More and more this is a country run by the rich and well-placed on behalf of the rich and well-placed. Which is how they organised things in Soviet Russia, until people realised they were being conned.


Friday, 10 June 2011

Fire, walk with me

Steve Bell, the Guardian

Monday, 6 June 2011

Sussex LRC launch, 7.00pm Tuesday 7 June, Brighton

The original Labour Representation Committee was formed in 1900 to fight for political representation for the Labour Movement. In Britain today we face a similar crisis of representation. The LRC has been re-formed to secure a voice for socialists within the Labour Party, the unions, and Parliament.

Never in the history of the Labour Party has the need been so great to make the case for peace and socialism. The advocates of global capitalism and war have taken control of the political agenda. The task for today’s LRC, founded in 2004, is to fight for power within the Labour Party and trade unions and to appeal to the tens of thousands who have turned away from Labour in disillusion and despair. Therefore we are calling upon all socialists, Labour Party and trade union members, constituency Labour parties and union branches to join our campaign and join or affiliate to the LRC.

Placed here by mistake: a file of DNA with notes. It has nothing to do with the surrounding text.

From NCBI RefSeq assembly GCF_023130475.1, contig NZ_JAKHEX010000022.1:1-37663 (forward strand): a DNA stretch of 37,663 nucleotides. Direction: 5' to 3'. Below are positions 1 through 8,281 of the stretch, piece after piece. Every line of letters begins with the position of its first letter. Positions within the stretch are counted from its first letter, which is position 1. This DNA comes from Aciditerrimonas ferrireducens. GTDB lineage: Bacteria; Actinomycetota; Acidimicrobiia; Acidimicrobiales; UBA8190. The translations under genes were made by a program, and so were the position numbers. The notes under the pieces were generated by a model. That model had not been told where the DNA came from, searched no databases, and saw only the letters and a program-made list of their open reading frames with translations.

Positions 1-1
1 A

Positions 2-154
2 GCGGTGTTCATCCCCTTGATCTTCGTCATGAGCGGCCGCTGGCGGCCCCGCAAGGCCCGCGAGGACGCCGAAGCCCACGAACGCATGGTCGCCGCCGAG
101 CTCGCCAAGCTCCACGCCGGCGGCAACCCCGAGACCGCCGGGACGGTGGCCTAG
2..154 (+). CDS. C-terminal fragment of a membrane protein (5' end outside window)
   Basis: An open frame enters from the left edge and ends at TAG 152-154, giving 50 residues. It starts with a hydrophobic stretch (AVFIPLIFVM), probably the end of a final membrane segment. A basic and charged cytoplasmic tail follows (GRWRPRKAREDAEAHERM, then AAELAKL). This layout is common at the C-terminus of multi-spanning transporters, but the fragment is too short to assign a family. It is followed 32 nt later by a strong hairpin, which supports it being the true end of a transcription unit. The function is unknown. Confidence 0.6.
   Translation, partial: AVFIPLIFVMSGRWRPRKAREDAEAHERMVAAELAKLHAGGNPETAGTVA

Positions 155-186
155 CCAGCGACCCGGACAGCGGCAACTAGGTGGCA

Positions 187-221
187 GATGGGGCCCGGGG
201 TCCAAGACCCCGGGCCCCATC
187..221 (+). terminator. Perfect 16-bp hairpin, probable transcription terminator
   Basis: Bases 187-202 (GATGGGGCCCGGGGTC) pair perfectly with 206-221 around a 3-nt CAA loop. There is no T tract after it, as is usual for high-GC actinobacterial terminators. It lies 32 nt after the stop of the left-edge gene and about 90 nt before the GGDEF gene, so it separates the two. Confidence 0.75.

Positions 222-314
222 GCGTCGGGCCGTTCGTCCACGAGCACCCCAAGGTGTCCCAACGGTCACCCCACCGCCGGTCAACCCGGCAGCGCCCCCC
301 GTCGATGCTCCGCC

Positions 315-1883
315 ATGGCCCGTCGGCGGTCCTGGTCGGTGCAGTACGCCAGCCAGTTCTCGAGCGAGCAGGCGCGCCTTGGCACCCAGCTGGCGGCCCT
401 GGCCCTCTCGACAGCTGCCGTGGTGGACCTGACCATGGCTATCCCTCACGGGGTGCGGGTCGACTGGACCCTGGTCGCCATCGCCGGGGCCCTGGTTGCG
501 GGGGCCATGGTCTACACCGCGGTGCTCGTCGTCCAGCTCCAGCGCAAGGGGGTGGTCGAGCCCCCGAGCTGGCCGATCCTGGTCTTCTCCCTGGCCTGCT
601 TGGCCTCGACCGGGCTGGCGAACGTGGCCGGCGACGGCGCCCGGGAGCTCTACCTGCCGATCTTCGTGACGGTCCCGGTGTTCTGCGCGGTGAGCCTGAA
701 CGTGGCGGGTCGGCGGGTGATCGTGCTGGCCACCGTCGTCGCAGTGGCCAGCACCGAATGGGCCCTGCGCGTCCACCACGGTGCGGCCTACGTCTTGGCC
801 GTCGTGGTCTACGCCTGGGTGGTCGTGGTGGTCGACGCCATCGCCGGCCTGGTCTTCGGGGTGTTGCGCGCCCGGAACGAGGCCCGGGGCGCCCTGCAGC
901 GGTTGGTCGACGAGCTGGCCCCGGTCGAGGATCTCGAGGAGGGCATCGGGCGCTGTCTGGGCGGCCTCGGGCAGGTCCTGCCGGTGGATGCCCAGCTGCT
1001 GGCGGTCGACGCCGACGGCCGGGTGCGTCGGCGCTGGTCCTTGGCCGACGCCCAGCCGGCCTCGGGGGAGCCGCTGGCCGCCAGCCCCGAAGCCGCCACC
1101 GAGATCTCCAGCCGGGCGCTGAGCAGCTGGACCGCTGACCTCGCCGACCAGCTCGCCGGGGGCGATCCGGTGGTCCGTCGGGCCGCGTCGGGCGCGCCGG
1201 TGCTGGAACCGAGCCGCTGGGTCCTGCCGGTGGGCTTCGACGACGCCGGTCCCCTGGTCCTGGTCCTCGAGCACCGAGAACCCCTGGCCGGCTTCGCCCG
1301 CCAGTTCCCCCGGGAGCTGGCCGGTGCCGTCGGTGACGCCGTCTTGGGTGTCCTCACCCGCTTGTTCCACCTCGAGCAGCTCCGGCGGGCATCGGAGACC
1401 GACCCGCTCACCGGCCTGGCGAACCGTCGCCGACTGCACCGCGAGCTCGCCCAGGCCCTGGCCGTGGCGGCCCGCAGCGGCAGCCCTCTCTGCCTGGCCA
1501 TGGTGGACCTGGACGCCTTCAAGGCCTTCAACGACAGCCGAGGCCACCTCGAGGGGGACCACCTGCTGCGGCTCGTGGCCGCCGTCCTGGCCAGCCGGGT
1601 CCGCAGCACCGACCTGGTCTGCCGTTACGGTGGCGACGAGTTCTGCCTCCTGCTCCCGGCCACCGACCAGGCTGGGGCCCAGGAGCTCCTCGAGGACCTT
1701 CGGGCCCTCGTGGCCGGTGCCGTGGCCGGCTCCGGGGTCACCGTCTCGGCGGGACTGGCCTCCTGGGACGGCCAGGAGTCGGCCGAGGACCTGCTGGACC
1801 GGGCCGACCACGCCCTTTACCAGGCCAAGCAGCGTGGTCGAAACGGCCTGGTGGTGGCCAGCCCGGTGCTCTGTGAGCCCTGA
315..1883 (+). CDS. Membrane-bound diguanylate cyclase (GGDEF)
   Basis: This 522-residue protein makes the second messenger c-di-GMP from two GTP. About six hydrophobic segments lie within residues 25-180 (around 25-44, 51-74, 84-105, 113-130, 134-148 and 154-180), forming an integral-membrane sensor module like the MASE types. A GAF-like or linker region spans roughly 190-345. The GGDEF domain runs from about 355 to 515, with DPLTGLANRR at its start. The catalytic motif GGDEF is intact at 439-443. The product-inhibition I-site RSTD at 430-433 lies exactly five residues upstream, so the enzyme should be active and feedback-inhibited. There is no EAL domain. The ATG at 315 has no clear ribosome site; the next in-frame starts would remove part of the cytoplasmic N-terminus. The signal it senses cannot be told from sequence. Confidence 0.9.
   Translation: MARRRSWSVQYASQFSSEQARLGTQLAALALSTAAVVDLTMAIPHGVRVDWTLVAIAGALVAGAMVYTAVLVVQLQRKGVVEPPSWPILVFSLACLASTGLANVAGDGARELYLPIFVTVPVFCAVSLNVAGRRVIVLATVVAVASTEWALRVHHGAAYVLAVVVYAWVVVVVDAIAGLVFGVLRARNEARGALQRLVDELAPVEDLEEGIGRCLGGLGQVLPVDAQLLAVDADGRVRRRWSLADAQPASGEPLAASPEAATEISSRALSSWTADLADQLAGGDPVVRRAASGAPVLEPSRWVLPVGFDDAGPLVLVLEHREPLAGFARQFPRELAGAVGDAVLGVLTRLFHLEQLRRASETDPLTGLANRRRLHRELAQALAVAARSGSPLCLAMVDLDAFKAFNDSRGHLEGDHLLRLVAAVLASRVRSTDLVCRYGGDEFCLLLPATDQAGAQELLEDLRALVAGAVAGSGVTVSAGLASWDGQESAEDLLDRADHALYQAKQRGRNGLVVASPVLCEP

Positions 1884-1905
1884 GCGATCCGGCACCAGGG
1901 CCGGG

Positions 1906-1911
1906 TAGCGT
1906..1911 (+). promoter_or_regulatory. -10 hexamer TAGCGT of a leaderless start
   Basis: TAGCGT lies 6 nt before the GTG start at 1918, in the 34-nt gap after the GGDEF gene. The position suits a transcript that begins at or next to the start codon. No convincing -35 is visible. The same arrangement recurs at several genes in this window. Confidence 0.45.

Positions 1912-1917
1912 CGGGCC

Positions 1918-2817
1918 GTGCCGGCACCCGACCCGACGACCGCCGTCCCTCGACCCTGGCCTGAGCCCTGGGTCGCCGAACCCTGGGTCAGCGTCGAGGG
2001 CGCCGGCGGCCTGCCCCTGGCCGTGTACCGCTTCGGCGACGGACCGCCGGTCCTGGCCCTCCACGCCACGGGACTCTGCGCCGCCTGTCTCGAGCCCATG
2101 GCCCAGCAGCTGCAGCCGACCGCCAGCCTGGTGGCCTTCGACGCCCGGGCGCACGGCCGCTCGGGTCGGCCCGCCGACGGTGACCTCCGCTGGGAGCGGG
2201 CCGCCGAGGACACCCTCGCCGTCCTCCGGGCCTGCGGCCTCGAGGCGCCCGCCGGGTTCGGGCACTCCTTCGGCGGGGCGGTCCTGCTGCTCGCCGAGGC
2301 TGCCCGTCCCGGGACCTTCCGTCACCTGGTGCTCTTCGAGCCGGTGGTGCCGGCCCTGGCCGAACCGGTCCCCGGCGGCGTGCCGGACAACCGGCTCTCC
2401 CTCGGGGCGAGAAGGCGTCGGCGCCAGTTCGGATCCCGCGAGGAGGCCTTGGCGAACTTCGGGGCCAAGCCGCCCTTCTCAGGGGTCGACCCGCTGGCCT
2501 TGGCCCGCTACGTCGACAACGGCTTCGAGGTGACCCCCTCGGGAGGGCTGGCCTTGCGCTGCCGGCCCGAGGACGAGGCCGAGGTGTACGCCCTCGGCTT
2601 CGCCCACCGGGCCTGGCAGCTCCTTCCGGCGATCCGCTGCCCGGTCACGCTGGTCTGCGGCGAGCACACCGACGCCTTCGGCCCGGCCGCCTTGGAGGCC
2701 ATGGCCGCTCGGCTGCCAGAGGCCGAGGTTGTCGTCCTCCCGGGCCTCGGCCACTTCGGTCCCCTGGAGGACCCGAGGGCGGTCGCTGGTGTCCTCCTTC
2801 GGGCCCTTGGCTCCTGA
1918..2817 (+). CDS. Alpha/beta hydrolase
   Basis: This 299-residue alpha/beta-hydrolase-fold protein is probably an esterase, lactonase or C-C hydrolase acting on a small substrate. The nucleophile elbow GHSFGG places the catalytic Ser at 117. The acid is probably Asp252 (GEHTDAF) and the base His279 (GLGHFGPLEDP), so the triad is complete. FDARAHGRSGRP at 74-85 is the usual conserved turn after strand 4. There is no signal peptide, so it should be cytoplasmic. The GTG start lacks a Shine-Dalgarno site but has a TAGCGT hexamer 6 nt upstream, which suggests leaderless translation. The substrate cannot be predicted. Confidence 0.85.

The LRC is a democratic organisation committed to fighting for a socialist future:

We need a foreign policy based upon peace, justice and solidarity

Britain is a more unequal society than at any time since the Second World War. The LRC is fighting for a living wage, a decent state pension, council housing and public services run to meet our needs not sold off for private profit

All people are equal. We believe in fighting all forms of prejudice and discrimination

With global capitalism in control of the political agenda, there is an urgent need for a major shift of wealth and power in favour of ordinary people

The LRC was setup to fight for workers’ rights, civil liberties and political representation

With the planet on the brink of environmental catastrophe the ConDem’s answer is more nuclear power and an expansion of aviation. We need a green energy policy based on renewable and the development of public transport